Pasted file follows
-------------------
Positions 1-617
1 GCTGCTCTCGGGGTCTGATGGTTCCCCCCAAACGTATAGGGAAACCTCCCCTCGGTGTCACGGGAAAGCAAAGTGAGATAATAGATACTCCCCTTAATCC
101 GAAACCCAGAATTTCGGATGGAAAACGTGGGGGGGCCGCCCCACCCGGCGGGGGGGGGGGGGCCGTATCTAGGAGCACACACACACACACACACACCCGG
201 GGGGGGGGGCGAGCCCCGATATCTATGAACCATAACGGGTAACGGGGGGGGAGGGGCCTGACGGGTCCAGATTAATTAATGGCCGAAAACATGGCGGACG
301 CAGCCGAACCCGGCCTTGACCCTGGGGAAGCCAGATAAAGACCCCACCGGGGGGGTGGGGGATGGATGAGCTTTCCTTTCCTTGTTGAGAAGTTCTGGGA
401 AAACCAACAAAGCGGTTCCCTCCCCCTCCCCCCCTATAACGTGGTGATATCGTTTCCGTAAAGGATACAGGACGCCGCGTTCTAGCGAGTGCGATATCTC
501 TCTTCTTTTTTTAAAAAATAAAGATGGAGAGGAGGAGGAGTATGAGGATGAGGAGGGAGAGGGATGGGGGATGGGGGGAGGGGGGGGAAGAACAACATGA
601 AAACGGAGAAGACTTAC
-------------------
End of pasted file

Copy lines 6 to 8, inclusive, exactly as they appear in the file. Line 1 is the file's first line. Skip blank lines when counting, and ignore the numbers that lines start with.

401 AAACCAACAAAGCGGTTCCCTCCCCCTCCCCCCCTATAACGTGGTGATATCGTTTCCGTAAAGGATACAGGACGCCGCGTTCTAGCGAGTGCGATATCTC
501 TCTTCTTTTTTTAAAAAATAAAGATGGAGAGGAGGAGGAGTATGAGGATGAGGAGGGAGAGGGATGGGGGATGGGGGGAGGGGGGGGAAGAACAACATGA
601 AAACGGAGAAGACTTAC